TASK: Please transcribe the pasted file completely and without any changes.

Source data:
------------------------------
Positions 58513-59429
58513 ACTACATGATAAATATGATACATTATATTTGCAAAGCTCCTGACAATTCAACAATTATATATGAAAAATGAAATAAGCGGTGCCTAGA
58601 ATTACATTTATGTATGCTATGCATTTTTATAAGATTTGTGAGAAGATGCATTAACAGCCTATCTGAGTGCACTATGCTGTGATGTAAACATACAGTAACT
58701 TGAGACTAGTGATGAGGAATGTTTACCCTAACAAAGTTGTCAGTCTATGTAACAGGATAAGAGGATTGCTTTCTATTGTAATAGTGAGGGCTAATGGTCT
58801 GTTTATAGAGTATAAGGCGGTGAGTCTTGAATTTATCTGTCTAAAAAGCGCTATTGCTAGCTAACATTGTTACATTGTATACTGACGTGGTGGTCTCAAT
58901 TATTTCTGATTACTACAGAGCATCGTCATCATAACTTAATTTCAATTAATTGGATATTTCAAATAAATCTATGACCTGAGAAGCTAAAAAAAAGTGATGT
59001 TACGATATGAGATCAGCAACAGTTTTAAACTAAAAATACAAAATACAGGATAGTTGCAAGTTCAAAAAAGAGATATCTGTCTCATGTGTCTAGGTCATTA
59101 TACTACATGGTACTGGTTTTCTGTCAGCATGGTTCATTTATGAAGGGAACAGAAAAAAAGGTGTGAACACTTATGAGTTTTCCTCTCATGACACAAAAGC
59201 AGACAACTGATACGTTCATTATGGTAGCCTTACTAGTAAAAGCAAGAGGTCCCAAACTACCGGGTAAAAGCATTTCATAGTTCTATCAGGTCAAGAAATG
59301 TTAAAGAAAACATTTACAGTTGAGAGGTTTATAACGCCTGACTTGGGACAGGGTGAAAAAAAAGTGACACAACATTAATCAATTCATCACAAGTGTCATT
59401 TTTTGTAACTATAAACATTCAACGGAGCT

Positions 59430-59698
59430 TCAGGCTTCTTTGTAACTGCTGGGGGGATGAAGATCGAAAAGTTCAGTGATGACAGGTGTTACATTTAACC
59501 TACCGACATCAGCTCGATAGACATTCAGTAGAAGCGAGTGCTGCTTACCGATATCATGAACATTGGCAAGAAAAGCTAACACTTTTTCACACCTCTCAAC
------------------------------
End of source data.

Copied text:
Positions 58513-59429
58513 ACTACATGATAAATATGATACATTATATTTGCAAAGCTCCTGACAATTCAACAATTATATATGAAAAATGAAATAAGCGGTGCCTAGA
58601 ATTACATTTATGTATGCTATGCATTTTTATAAGATTTGTGAGAAGATGCATTAACAGCCTATCTGAGTGCACTATGCTGTGATGTAAACATACAGTAACT
58701 TGAGACTAGTGATGAGGAATGTTTACCCTAACAAAGTTGTCAGTCTATGTAACAGGATAAGAGGATTGCTTTCTATTGTAATAGTGAGGGCTAATGGTCT
58801 GTTTATAGAGTATAAGGCGGTGAGTCTTGAATTTATCTGTCTAAAAAGCGCTATTGCTAGCTAACATTGTTACATTGTATACTGACGTGGTGGTCTCAAT
58901 TATTTCTGATTACTACAGAGCATCGTCATCATAACTTAATTTCAATTAATTGGATATTTCAAATAAATCTATGACCTGAGAAGCTAAAAAAAAGTGATGT
59001 TACGATATGAGATCAGCAACAGTTTTAAACTAAAAATACAAAATACAGGATAGTTGCAAGTTCAAAAAAGAGATATCTGTCTCATGTGTCTAGGTCATTA
59101 TACTACATGGTACTGGTTTTCTGTCAGCATGGTTCATTTATGAAGGGAACAGAAAAAAAGGTGTGAACACTTATGAGTTTTCCTCTCATGACACAAAAGC
59201 AGACAACTGATACGTTCATTATGGTAGCCTTACTAGTAAAAGCAAGAGGTCCCAAACTACCGGGTAAAAGCATTTCATAGTTCTATCAGGTCAAGAAATG
59301 TTAAAGAAAACATTTACAGTTGAGAGGTTTATAACGCCTGACTTGGGACAGGGTGAAAAAAAAGTGACACAACATTAATCAATTCATCACAAGTGTCATT
59401 TTTTGTAACTATAAACATTCAACGGAGCT

Positions 59430-59698
59430 TCAGGCTTCTTTGTAACTGCTGGGGGGATGAAGATCGAAAAGTTCAGTGATGACAGGTGTTACATTTAACC
59501 TACCGACATCAGCTCGATAGACATTCAGTAGAAGCGAGTGCTGCTTACCGATATCATGAACATTGGCAAGAAAAGCTAACACTTTTTCACACCTCTCAAC